Religion in America is becoming more and more diverse. A study conducted by the Cultural Research Center directed by George Barna concluded that the dominant worldview in this country is not a single religion or philosophy. It is a mixture of different beliefs, a pick-and-choose or copy-and-paste approach called syncretism. Our everyday experience with people confirms this.
Why is this blended approach to morals and religion so common? Among the reasons for this change are these:
- The internet. The web is the largest and most easily accessed library the world has ever known. It allows us to learn things we never would have thought of without it. And the internet is so fast. That is where a problem occurs. We see so much information so quickly there is not enough time to process it. It’s like trying to read billboards and signs while driving at 70 m.p.h. No wonder people, especially young people, have a short attention span, little patience, and an inability to reason their way through tough questions. As a result, their belief system is a hodgepodge of a cool quote here, a touching story there, and pieces of Scripture taken out of context and mixed in.
- A shifting population. Since 2020 Americans are moving more than ever before and foreigners are entering this country in record numbers. Now the people we work with, live beside, go to school with, and do business with have a much wider variety of beliefs and values. This is a great opportunity to evangelize. But unless we are strong, we will absorb the false ways of the changing world around us like the Israelites who decided they wanted to “be like all the nations” (I Sam. 8:20). We must not underestimate the influence others have on us.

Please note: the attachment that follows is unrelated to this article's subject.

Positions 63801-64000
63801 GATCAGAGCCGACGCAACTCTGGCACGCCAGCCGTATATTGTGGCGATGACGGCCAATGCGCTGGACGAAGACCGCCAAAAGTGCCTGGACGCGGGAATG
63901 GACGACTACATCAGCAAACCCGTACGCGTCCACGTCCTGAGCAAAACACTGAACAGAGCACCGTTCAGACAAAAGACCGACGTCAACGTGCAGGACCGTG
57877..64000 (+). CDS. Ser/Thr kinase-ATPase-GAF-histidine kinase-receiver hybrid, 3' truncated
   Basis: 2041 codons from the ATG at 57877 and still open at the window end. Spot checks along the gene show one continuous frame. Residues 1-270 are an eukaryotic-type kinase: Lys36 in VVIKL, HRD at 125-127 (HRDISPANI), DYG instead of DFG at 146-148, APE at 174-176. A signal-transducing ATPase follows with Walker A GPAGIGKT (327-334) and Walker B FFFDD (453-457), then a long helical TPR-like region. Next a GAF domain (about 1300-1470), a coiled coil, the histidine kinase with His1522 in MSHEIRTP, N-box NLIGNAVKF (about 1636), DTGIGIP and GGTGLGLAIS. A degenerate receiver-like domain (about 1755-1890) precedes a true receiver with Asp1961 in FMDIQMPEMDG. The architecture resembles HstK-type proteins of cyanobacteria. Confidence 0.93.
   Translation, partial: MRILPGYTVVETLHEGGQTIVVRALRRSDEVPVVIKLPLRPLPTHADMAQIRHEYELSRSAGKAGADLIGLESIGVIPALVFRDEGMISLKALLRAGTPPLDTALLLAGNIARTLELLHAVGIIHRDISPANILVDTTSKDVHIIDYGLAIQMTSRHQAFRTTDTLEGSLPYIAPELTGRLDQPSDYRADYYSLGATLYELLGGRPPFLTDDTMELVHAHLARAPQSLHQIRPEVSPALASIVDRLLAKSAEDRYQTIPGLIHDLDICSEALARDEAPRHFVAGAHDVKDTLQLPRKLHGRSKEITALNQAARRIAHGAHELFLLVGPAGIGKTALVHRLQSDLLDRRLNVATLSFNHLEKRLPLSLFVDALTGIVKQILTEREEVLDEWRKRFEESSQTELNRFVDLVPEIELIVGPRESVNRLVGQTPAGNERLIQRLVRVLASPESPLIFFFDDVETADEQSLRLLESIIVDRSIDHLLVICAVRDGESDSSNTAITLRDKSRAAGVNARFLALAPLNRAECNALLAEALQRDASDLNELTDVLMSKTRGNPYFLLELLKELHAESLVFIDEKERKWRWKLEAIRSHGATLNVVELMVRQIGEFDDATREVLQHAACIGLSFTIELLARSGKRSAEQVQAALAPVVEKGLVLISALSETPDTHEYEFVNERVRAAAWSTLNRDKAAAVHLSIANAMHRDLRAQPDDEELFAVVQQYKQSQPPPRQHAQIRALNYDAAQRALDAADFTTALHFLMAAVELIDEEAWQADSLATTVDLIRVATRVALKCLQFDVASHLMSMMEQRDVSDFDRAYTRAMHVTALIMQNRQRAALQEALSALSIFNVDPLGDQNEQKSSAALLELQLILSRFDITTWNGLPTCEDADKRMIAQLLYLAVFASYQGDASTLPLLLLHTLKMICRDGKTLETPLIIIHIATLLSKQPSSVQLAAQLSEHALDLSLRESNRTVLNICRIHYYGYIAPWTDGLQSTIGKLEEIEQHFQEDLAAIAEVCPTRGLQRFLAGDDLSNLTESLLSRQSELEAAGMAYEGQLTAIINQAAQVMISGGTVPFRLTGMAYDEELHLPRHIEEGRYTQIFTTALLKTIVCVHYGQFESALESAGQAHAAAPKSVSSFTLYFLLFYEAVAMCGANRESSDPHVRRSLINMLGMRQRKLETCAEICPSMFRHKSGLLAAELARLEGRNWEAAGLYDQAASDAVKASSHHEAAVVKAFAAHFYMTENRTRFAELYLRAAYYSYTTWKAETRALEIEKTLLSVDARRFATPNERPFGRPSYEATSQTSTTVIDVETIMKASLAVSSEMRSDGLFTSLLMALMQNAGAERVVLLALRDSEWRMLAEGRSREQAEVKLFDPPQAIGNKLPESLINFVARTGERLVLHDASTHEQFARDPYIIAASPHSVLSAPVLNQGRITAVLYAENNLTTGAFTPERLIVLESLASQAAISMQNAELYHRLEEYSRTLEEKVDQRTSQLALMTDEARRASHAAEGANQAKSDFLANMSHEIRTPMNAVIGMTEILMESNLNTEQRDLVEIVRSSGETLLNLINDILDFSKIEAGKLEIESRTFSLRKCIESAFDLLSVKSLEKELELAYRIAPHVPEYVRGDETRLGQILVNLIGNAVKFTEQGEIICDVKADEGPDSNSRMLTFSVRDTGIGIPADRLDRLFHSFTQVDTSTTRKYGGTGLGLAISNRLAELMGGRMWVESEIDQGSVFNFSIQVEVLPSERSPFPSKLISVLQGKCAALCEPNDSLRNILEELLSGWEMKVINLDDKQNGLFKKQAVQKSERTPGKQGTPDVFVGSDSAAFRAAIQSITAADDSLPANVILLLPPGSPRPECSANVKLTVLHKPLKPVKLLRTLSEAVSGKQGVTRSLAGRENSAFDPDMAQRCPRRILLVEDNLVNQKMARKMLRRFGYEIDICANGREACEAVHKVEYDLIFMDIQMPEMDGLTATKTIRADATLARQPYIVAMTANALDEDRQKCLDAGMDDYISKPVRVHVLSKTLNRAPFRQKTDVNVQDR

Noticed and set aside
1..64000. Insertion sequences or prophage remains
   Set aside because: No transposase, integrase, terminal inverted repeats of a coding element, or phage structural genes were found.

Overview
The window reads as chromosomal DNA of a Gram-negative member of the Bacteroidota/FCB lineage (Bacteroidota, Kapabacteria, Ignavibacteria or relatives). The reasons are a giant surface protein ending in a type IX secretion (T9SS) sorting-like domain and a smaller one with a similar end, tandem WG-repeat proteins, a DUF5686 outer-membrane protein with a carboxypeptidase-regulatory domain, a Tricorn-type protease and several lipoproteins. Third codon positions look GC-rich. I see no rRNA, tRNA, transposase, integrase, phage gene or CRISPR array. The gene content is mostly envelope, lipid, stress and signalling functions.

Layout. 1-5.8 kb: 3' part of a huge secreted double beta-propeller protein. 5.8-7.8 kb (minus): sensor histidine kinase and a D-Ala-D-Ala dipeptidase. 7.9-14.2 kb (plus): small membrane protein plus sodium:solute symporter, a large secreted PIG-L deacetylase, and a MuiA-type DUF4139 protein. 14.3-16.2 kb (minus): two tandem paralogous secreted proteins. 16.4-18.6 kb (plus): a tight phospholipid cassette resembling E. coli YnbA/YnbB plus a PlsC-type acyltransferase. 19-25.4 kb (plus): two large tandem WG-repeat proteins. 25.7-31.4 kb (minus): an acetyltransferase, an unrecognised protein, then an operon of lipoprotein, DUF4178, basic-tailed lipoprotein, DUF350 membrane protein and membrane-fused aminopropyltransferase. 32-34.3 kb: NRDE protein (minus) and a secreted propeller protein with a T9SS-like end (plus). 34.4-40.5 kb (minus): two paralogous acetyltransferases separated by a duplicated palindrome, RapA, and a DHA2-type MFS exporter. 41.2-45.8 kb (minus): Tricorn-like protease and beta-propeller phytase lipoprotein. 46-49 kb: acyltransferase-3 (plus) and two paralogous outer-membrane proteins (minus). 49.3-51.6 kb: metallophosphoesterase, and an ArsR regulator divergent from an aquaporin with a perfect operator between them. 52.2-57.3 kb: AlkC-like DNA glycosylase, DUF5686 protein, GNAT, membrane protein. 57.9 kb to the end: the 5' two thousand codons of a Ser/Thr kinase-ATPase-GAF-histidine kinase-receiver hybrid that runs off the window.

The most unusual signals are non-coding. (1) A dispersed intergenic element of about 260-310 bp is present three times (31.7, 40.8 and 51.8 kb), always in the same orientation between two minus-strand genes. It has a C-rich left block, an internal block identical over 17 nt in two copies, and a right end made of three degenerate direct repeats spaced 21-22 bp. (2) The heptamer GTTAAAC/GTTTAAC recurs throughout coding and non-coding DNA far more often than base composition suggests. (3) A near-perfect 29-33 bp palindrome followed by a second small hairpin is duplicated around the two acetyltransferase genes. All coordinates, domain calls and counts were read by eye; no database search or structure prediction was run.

- Breakdown of traditional religions and values. Virtually all traditional, mainstream churches have been declining for years. Part of this decline is due to the old human desire for something new. Another reason is the resentment people in those churches have toward church leaders because of corruption and outrageous decisions to accommodate the world. Many Catholics have left their church because of sex scandals; many Protestants have separated from their denomination over same-sex marriage views. As a result, they have no reason to be loyal to the doctrine of their former church and are open to a wider range of ideas.
- Loss of confidence in leaders. Many feel betrayed by the deception of the government and the media. The events of recent years have undermined our trust in the medical industry we have depended on for our very lives. When we realize that something we were told was true was actually a lie, we begin to question everything. The good side to this is that we are more careful to test what we hear. The bad side is that we can jump to the other extreme and accept ideas just because they go against the contemporary popular narrative even though those views have no basis in fact and reason.
- Lack of Bible knowledge. Christians who know the Scriptures “test all things” (I Thess. 5:21). They know how to “discern both good and evil” (Heb. 5:14). They are not gullible. They are not “tossed to and fro and carried about with every wind of doctrine” (Eph. 4:14). They are not like the people at Athens who “spent their time in nothing else but either to tell or to hear some new thing” (Acts 17:21). But people who do not know the Bible are liable to believe anything. They don’t have this foundation. They don’t have these boundaries.
Yes, our world is becoming more mixed and more mixed up about its beliefs — just like the world we read about in the New Testament when the light of the gospel turned people to the truth and the church grew gloriously.